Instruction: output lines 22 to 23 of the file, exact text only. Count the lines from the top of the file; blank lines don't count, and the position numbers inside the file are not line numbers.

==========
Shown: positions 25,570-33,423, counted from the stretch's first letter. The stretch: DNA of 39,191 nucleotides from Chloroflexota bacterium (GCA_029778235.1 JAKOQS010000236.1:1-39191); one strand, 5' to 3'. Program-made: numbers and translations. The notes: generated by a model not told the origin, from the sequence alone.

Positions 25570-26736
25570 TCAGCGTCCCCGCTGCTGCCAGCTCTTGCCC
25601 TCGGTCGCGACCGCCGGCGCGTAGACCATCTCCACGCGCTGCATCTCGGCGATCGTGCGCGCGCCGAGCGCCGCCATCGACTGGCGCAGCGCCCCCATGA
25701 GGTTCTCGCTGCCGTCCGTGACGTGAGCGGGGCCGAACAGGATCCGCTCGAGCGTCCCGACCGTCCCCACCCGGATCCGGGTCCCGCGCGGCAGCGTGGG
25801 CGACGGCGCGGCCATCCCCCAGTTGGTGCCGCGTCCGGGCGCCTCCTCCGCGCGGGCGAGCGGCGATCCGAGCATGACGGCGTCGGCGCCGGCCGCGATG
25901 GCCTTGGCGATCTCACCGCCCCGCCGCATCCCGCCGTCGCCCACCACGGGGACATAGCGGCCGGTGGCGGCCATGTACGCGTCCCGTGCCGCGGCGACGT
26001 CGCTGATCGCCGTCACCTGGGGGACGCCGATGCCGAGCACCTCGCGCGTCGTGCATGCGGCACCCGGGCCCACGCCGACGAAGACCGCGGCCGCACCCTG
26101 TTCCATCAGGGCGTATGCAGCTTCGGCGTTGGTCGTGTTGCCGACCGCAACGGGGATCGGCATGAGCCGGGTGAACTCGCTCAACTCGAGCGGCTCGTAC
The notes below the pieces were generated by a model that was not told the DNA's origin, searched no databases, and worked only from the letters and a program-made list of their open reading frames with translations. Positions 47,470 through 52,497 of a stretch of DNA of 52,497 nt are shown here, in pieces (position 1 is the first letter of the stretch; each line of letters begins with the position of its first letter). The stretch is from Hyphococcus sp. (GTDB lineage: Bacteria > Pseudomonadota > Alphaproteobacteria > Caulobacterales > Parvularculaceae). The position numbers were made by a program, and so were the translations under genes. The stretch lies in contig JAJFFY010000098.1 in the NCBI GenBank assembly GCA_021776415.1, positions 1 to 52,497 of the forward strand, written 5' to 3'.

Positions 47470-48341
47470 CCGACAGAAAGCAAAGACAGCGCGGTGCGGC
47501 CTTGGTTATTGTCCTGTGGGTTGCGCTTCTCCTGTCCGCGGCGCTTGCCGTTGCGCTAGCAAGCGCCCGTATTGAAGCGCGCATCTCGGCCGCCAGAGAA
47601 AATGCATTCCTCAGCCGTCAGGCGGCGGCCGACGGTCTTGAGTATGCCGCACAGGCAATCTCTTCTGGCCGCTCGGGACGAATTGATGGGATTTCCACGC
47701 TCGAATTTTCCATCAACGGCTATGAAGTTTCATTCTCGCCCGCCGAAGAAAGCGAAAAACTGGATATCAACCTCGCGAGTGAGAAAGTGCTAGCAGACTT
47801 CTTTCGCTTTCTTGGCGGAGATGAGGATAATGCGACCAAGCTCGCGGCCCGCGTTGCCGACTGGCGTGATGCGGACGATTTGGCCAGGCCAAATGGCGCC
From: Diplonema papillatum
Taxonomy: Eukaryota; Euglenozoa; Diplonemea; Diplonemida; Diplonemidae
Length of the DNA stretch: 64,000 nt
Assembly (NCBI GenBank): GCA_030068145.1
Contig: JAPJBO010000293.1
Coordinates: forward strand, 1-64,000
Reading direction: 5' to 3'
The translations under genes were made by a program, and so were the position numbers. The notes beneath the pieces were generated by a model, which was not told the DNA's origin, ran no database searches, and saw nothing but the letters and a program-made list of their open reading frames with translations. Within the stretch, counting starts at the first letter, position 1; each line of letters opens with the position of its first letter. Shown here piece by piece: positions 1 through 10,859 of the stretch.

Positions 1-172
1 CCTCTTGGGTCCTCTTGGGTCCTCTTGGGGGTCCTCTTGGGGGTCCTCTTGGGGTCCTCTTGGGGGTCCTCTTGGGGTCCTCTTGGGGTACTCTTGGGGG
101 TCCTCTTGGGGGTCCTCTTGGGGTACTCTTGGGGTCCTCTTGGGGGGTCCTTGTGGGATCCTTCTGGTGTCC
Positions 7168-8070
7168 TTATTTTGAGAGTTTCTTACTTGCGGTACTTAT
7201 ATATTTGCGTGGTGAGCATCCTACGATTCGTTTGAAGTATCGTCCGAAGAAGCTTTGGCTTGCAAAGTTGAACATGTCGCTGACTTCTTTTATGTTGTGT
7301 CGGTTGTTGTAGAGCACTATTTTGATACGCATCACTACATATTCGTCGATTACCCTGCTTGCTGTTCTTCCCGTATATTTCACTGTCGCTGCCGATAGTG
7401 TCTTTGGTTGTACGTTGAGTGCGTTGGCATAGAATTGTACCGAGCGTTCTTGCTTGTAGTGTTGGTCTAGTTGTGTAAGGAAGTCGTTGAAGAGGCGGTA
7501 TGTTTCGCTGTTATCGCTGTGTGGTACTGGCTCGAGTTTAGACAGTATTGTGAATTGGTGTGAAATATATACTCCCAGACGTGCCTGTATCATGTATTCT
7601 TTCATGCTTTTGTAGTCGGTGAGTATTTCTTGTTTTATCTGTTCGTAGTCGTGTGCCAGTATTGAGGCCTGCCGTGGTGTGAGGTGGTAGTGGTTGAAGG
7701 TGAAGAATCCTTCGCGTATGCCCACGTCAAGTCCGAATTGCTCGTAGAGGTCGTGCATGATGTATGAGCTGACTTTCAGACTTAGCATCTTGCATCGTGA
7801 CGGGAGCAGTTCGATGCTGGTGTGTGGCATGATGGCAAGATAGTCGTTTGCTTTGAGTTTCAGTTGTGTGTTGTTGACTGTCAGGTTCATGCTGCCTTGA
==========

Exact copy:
Coordinates: forward strand, 1-64,000
Reading direction: 5' to 3'